He sat on stage with moderator and finance professor Mike Phillips, a mentor and friend to Kramer since his university days, when the business student took five classes from Phillips. Earlier in the day, Kramer also gave a guest lecture and took questions from Phillips’ investing class at Bookstein Hall, where he held the students in rapt attention for about 90 minutes.
“He probably had more classes from me than any other student in the history of my career,” Phillips said, grinning. “Despite that, he’s gone on to become absolutely a rock star in the world of finance. I’m delighted to have him here with us today.”
In the evening program at the Grand Salon, the affable Kramer spoke about his time at CSUN, his career trajectory, and the current landscape of investment banking and global deals.
“I’m fortunate to have been at the forefront,” Kramer said. “I get a lot of credit for the deals people have read about, but I have seven partners at Ducera — I have a strong team that has been with me most of their careers. My success is all of ours.
“Early on, I learned that that team is really important,” he said. “You can be the best analyst or investment banker, but unless people want to work with you, it doesn’t matter.”
At the age of 26, Kramer became the youngest partner in Houlihan Lokey’s history. Following his tenure there, Kramer became a partner at Greenhill & Company and Perella Weinberg before founding Ducera Partners in 2015.
He has led restructurings or sales of iHeart Radio ($20 billion), Nieman Marcus ($5 billion) and advised clients including GE Corporation. When asked about his favorite or most memorable deal, he recounted his work with struggling Hostess Brands in 2012.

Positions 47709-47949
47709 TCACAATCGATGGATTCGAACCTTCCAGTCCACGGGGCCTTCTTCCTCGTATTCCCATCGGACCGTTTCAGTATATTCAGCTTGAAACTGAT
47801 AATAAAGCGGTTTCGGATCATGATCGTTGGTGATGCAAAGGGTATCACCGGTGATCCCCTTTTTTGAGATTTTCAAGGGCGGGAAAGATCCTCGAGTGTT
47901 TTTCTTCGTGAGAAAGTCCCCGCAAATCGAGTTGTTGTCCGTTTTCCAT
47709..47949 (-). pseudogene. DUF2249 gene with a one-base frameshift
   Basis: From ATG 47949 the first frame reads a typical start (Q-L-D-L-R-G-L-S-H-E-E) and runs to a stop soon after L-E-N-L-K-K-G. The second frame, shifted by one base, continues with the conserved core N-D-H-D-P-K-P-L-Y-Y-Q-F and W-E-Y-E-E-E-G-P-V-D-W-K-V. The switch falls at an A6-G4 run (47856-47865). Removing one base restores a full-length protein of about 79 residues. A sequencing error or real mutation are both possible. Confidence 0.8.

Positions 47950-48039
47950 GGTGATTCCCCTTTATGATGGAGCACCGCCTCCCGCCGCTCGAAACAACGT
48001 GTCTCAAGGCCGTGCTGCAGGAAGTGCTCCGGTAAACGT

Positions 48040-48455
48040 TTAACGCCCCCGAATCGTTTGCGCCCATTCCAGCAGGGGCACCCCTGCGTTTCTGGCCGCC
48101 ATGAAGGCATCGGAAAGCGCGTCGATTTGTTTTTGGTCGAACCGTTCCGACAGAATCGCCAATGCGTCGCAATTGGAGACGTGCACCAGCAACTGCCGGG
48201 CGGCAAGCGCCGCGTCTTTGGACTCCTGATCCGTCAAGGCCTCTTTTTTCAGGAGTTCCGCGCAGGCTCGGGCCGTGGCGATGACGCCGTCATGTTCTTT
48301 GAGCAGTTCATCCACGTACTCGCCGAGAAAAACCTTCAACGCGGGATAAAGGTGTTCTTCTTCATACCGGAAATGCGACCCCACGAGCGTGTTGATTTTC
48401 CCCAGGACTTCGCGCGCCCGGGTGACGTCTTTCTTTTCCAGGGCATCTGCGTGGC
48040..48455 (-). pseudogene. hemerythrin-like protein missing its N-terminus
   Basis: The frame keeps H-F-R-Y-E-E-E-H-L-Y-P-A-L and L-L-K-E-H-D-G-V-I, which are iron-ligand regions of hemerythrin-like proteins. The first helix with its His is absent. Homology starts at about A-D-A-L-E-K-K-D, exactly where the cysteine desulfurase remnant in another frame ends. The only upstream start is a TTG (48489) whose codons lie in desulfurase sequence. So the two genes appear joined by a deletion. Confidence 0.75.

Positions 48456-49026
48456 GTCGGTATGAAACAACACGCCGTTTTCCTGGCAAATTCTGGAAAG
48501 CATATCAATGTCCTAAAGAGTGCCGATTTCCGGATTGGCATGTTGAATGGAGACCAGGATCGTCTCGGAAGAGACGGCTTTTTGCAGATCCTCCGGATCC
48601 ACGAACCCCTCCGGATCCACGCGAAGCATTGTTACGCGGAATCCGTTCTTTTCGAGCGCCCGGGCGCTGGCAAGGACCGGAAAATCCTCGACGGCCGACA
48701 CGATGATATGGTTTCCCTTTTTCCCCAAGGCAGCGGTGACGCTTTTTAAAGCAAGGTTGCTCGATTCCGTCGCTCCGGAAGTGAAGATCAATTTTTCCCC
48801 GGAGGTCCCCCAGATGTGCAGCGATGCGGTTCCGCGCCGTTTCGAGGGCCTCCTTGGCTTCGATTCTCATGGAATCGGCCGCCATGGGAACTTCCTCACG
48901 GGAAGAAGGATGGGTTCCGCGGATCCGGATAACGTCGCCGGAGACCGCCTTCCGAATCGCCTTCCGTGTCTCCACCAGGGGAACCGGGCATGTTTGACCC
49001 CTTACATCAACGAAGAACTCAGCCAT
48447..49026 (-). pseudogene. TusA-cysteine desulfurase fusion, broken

“It’s the great American icon, the Twinkie. We can’t live without our Twinkies,” Kramer said, smiling. “Seven years ago, I was called by the board of Hostess. They said, ‘We’re having a lot of financial trouble, we’re running out of money — we don’t know how we’re going to continue. Can you come in and help us think through this?
“When I, or any investment banker, gets involved in these transactions, it is usually a multi-year process. It’s not two or three weeks,” he said. “In that situation, we had to figure out how to restructure the company. They had approximately 42 different union contracts! Two of the primary unions were the International Teamsters and the Bakers (the Bakery, Confectionary, Tobacco Workers and Grain Millers International). So, I got to spend six months of my life, going three or four days a week down to D.C., to the headquarters of the Teamsters, negotiating with their most senior leaders.
“We actually cut a deal,” he said. “The Teamsters were an incredibly tough counterparty, but we cut a deal. Unfortunately we weren’t as successful with the Baker’s Union. We were forced to totally shut the company down — that was me, I’m the guy who took away Twinkies for a few months. About six months later, we sold the company for approximately $1 billion. In many ways, that’s what we deal with all the time. It was a success in the price we were able to receive for the assests, but a failure in some respects, because a lot of people lost their jobs.”